Explore featured journal articles, books and reports, and practical toolkits that take a community-based approach. The scholarship highlighted below comes from authors within Canada and across the globe within a variety of disciplines, all practicing community-based research. 

Journal Articles

Researchers may have originally relied on face-to-face forms of human interaction to collect their data and they can no longer do so due to the mobility restrictions in place worldwide. This document offers guidance on potentially useful methods to help redesign their projects.

This toolkit explains the 'what', 'why' and 'how' of youth-led community-based research. This toolkit was inspired by a project led by Mercy Corps Haiti in collaboration with Centre for Community Based Research and other partners.

The Community Resource Handbook is intended for community-serving organizations including, but not limited to, community groups, not-for-profit organizations, public and private foundations, and local, provincial and federal government agencies. It is designed to help community organizations gain a practical understanding of community-engaged research and to provide a guiding framework for developing a CER project.

This website helps build the evaluation capacity of the refugee sector across Canada in order to improve 

supports and outcomes for refugee newcomers. The Centre for Community Based Research and the Evaluation Capacity Network, University of Alberta lead this national initiative.

This toolkit is intended to provide guidance on what a PAR project commonly looks like, how to work together and some questions to ask as you go.

This toolkit was designed to spark conversation and growth personally, professionally, organizationally, or community wide. An objective of this toolkit is to inspire deep and substantial conversation about Indigenous people, histories, decolonization and reconciliation.

This document is intended to provide academic researchers with a foundation for conceptualizing how one or both of these communities might be engaged in their next research project in these areas.

This article reflects on three Syrian refugee research projects that were conducted in Ontario, Canada to demonstrate tangible ways of assessing research projects which claim to be community-based, and in so doing gain a deeper understanding of how research can be a means of contributing to refugee newcomer resilience.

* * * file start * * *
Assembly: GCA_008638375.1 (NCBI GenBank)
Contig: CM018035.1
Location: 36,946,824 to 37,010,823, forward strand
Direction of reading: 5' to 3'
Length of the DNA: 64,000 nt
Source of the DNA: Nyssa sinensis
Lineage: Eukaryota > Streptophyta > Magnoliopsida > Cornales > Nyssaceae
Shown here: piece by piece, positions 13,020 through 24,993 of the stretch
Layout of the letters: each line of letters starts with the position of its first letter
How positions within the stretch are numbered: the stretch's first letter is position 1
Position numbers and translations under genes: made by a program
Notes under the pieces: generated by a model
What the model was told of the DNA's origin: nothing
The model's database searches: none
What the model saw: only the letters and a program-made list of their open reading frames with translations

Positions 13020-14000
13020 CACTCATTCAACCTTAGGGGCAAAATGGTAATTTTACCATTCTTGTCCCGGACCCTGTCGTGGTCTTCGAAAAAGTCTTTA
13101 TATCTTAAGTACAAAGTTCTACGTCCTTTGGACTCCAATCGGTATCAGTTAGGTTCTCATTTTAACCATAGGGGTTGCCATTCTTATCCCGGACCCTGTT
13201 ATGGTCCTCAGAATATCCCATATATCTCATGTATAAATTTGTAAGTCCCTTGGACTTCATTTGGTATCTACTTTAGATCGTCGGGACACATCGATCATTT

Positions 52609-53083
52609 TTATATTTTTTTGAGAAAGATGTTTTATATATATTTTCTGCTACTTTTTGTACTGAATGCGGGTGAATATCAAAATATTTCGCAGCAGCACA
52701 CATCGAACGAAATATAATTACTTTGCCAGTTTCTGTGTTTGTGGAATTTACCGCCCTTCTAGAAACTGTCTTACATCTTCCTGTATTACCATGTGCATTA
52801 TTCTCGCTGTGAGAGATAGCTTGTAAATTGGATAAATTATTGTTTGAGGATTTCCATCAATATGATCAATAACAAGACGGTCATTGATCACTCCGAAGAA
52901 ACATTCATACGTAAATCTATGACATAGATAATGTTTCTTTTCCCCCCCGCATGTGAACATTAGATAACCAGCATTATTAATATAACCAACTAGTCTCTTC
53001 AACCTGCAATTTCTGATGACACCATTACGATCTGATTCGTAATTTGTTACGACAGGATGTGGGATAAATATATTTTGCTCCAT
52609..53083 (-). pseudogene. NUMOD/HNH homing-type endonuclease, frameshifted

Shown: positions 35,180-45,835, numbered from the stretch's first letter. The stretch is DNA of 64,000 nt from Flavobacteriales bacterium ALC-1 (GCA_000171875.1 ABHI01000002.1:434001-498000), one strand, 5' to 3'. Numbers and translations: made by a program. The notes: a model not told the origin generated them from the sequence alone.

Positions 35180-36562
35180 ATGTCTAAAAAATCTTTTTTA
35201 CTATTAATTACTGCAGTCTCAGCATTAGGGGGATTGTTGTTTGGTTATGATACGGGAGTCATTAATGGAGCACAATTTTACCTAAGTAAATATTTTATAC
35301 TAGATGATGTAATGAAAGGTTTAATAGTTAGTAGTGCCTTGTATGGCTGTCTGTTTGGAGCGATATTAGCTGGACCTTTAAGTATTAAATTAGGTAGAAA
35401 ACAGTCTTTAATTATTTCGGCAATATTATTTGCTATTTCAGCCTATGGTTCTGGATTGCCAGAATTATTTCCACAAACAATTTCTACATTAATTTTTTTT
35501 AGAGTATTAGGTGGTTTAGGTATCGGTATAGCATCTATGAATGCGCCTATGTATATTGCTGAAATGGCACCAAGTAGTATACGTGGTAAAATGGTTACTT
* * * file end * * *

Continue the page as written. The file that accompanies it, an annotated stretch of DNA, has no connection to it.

This article shares insights from an institutional impact assessment linked to the UN SDGs from the University of Victoria to highlight various ways impact is being measured and opportunities both for UVic and other universities wishing to pursue a similar process.

This article presents experiences gained throughout the duration of a study that sought to identify the knowledge, resources, and capabilities required to support the health, resilience, and well-being of Indigenous youth within an urban Canadian context.

Taylor, S. M., & Ochocka, J. (2017). Advancing community-based research in Canada . International

Journal of Knowledge-Based Development , 8 (2), 183-200.

This article addresses the question of what criteria should be used to assess quality in terms of the rigour of the research conducted as well as the outcomes and impacts of community-based research, with a focus on recent initiatives in Canada.

Ochocka, J., & Janzen, R. (2014). Breathing life into theory: Illustrations of community-based

research–Hallmarks, functions and phases . Gateways: International Journal of Community

Research and Engagement , 7 (1), 18-33.

The purpose of this article is to summarise the theory underlying community-based research and to illustrate that theory with Canadian case examples of research studies conducted by the Centre for Community Based Research.